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Hyper-charge Windows 2000

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When implementing new servers that include the latest Intel Pentium 4 Xeon processors, be sure and select the correct version of Windows 2000 to take advantage of current Intel processor technology. Since the major server manufacturers like HP/Compaq, IBM and Dell have integrated the new Intel chips in their mainstream hardware offerings, you will likely see new server purchases arrive with 'hyper-threading' technology. Intel hyper-threading enables the Windows 2000 OS to recognize double the number of installed processors. This advancement is present in Intel Xeon processor DP (dual processor) and Intel Xeon processor MP (multi processor) chips.

The processors are designed as single physical processing cores with dual logical architectures presenting double the amount of virtual processors to the operating system. A two-way system running Windows 2000 Server would appear to have four processors installed, and a four-way system running Windows 2000 Advanced Server would have eight. While not duplicating the power of additional processors, Intel claims the chips' multithreading benefit can increase application performance up to thirty percent by allowing processing threads to use resources during idle periods of other processing threads. Older applications not coded to utilize SMP will see no benefit, however.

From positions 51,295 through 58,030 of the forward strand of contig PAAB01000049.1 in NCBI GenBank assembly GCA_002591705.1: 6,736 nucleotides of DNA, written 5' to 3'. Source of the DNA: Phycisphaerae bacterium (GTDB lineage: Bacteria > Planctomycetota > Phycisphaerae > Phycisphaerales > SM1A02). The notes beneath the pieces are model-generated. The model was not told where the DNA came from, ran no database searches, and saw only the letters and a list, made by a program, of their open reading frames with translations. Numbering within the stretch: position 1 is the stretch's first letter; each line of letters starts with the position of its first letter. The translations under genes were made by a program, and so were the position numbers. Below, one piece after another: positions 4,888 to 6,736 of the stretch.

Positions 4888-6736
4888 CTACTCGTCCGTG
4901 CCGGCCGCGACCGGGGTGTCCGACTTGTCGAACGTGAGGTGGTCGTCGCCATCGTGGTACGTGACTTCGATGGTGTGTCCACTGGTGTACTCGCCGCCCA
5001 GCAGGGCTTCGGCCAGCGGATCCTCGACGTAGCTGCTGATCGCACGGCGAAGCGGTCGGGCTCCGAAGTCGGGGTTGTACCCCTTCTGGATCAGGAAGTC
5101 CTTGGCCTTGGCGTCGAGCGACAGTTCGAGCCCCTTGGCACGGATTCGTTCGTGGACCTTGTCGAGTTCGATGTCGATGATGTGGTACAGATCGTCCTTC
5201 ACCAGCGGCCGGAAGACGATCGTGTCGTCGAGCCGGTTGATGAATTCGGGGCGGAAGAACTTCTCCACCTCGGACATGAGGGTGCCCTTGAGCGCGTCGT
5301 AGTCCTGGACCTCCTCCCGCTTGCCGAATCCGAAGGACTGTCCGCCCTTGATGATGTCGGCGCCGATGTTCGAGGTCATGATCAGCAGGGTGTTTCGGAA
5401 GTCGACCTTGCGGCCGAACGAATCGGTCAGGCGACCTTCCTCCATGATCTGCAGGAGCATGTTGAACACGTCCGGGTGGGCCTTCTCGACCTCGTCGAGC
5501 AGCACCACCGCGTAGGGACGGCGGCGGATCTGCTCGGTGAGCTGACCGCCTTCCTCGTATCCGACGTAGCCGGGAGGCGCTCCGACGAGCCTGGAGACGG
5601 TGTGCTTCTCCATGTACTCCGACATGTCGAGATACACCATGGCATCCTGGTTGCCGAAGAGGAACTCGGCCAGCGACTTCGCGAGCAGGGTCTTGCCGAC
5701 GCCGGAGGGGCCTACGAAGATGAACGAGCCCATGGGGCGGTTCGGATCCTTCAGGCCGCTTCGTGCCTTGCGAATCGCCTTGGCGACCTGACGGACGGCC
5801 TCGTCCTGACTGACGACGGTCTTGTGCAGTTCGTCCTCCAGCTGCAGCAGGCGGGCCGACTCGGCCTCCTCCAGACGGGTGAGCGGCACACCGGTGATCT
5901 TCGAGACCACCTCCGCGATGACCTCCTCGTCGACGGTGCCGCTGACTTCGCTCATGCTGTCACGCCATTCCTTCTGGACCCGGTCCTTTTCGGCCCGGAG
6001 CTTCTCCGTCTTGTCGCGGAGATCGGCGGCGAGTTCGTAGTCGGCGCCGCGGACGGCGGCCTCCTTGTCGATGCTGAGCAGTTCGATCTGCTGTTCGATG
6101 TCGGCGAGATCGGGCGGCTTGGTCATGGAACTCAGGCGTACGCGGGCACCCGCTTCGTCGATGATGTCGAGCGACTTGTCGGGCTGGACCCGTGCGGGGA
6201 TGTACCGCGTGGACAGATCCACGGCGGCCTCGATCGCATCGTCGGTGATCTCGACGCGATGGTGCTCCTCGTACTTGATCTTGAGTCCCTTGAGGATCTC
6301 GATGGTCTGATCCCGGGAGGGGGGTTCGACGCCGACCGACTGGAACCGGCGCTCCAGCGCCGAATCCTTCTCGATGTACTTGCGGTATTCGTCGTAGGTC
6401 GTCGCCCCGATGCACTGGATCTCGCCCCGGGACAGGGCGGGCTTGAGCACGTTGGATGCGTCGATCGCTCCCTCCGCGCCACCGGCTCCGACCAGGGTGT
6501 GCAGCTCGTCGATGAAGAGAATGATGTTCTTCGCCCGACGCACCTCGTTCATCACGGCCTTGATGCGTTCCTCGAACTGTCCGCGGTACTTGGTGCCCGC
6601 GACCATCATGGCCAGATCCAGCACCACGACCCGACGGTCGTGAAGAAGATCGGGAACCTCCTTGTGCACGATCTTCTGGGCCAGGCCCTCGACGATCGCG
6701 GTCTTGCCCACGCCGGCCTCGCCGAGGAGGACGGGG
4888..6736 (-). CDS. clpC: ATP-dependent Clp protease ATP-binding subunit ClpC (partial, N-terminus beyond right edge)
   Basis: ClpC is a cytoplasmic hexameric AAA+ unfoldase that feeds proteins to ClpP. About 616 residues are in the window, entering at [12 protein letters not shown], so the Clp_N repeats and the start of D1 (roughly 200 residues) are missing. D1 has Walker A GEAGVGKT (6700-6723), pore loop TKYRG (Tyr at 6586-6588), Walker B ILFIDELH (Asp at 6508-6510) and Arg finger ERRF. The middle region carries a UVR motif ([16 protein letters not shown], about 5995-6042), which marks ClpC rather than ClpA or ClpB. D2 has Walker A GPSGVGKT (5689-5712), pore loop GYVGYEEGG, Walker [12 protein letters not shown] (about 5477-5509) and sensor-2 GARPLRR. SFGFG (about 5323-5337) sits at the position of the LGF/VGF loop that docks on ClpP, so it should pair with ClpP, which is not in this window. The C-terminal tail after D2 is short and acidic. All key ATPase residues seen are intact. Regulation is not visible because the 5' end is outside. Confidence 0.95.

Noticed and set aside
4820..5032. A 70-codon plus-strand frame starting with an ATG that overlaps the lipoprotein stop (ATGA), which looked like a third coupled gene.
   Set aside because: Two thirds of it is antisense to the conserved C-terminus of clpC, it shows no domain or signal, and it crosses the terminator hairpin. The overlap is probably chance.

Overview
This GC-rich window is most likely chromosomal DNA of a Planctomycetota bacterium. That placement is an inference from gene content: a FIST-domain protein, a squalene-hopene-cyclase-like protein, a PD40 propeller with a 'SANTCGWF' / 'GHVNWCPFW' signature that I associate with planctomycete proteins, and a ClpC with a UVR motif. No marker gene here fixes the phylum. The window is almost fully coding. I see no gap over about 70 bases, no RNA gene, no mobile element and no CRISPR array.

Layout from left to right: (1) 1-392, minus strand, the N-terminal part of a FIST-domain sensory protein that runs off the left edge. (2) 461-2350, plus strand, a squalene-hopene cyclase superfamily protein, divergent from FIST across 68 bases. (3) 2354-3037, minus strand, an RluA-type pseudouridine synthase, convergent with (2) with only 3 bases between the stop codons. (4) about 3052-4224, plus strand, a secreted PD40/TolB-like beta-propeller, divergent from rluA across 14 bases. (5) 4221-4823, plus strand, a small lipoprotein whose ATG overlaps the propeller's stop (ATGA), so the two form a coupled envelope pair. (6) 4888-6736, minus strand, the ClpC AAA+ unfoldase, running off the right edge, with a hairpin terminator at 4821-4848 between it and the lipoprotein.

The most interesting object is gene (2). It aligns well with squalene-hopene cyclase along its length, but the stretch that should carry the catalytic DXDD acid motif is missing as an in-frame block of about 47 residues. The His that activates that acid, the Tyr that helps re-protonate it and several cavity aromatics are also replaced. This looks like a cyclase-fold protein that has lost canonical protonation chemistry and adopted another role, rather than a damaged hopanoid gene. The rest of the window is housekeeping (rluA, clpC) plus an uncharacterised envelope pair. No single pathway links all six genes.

The

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performance gain may enable the selection of a lower priced server model to fit your current needs, but a server's planned lifecycle may be increased based on processing power and the introduction of new applications coded to utilize the dual architecture.

When provisioning your new hyper-threading server, remember the Windows 2000 processor number limitations: Windows 2000 Professional supports up to two processors, Windows 2000 Server supports up to four, Advanced Server handles eight, and Datacenter Server scales to 32 processors. With hyper-threading, you will run against the OS limits at half the number of physical processors. For those administrators thinking about licensing requirements, don't worry --Microsoft has examined the Intel technology and only insists on counting the physical processors, not the virtual processors, for Enterprise application per-processor licensing (SQL Server, et al).

This was first published in January 2003

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